Leave your name in the comments if you’d like a copy of one of these books. We’ll choose at least 30 commenters with US addresses.
Winners will choose one of these:
The New Jim Crow (Kindle, paperback, or Audible)
How to Be an Antiracist (Kindle or Audible)
The Underground Railroad (Kindle, paperback, or Audible).

Recently I’ve been deluged with suggestions for books to read about race and racism. Most are non-fiction works (Stamped from the Beginning, How to Be an Antiracist, The New Jim Crow, White Fragility, Between the World and Me) some are fiction (The Underground Railroad, Invisible Man, The Nickel Boys, Washington Black), and there’s even poetry (Citizen: An American Lyric). I appreciate the lists. We should all be better informed. Of history. Of facts. Of the interior lives of black people.

But what about fantasy and science fiction? Can stories about sentient spaceships, or hobbits, or aliens with no ears bring anything to the table? I’m not talking about books that directly address racism, such as Octavia Butler’s Kindred. I ask in a more general sense. What can we say about our genre’s ability to offer something to this conversation?

Perhaps most obviously is speculative fiction’s presentation of the Other. It can be problematic yes, via racialization of traits (e.g., dwarves are greedy, elves are mystical) or pigeonholing as villains (e.g., orcs, barbarians). But can it also be beneficial? Can reading about fictional characters unlike ourselves — whether they be Black or female or trans or aged — make us more aware of their daily lives, their desires, obstacles, fears, anger, etc? Can it open our eyes to the entire panoply of their existence, making it harder for us to racialize or genderize what are profoundly individual behaviors or attitudes?

Does presenting the Other in a society removed from our own by dint of the imaginary process — setting us in a far future, or a world where trees can talk — allow for a cognitive distance that lets us more easily empathize with them? Does the sheer variety and type of Otherness (e.g., aliens beyond count, animals, robots, AIs, plants, even a toothpick), the ways in which we follow (via 3rd person POV) or inhabit the minds (via first-person POV) of different cultures and species and genders ease our own paths toward empathy in our own world? Indeed, some research suggests that reading fiction may make us more empathic.

And if we buy into the idea that reading speculative fiction can affect individual attitudes and prejudices, can we then broaden that to envision an entirely different society, one without racism? That may seem unimaginable in our current situation, but isn’t speculative fiction’s raison d’être to lead us down heretofore unimagined paths to unimagined worlds? Worlds with FTL and dragons. Can reading in a genre that presents societal change as a constant, and continually asks us to rethink entire worlds and societies (e.g., THE HUNGER GAMES), help us reimagine and change our own?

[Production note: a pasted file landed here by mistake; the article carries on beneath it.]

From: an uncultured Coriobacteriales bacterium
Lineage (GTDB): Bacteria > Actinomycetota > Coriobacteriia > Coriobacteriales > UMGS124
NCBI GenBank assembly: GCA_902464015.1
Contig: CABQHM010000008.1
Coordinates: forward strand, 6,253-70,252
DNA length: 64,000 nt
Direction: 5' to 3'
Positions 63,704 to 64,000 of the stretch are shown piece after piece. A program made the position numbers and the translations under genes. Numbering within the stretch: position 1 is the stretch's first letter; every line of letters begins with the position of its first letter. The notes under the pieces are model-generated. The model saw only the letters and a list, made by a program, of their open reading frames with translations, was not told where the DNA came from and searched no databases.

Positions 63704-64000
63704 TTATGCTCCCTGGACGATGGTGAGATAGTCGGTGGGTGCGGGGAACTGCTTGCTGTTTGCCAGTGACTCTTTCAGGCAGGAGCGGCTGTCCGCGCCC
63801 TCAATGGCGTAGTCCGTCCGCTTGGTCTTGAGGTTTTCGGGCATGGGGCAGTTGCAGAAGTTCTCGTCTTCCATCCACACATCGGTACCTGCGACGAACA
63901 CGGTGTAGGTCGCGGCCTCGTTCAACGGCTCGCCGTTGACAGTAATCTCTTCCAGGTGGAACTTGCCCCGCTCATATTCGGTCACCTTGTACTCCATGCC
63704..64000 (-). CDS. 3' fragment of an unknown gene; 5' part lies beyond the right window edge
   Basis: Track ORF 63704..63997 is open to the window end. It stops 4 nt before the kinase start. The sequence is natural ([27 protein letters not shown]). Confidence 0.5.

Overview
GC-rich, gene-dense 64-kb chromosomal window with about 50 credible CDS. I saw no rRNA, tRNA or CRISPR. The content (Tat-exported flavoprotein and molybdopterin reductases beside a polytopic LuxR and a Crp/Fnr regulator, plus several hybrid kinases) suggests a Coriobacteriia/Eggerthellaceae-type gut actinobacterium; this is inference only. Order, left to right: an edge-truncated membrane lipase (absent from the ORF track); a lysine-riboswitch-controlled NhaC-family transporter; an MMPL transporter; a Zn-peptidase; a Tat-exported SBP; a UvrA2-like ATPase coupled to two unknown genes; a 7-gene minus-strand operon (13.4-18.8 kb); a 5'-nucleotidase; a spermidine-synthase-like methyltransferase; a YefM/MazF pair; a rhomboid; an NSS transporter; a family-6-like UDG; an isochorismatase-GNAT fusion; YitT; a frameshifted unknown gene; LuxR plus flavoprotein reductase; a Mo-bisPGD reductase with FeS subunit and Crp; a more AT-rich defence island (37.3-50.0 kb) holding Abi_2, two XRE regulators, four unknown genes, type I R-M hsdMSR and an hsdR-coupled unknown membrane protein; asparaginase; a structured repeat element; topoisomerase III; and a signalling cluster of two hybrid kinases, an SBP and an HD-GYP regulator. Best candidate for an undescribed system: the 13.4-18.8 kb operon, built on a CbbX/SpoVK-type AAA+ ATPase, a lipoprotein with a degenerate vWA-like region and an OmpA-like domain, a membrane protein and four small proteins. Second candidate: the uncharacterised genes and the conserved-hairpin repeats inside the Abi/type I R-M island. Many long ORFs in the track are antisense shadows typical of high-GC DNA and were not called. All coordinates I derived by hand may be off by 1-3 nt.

What do you think? Can speculative fiction be a vehicle for greater personal empathy and, even, for societal change? How has your personal reading experience informed your views on these questions? Let us know your thoughts and, if you’re willing, give us some examples.

And as part of our own contribution to this important conversation, we’ve chipped in to give away a book to 30 randomly chosen commentators with US addresses. You don’t have to comment with anything profound; if you prefer, you can just say that you want to read one of these books. Winners will choose one of these: The New Jim Crow (Kindle, paperback, or Audible), How to Be an Antiracist (Kindle or Audible), or The Underground Railroad (Kindle, paperback, or Audible).

(If entering the contest, check the little box so you’ll get the notification about the winners. Winners are announced in the comments. However, you’ll get other people’s replies, too, so if you don’t want that, don’t check the box, but remember to come back in several day to see if you won.)


  • Bill Capossere

    BILL CAPOSSERE, who's been with us since June 2007, lives in Rochester NY, where he is an English adjunct by day and a writer by night. His essays and stories have appeared in Colorado Review, Rosebud, Alaska Quarterly, and other literary journals, along with a few anthologies, and been recognized in the "Notable Essays" section of Best American Essays. His children's work has appeared in several magazines, while his plays have been given stage readings at GEVA Theatre and Bristol Valley Playhouse. When he's not writing, reading, reviewing, or teaching, he can usually be found with his wife and son on the frisbee golf course or the ultimate frisbee field.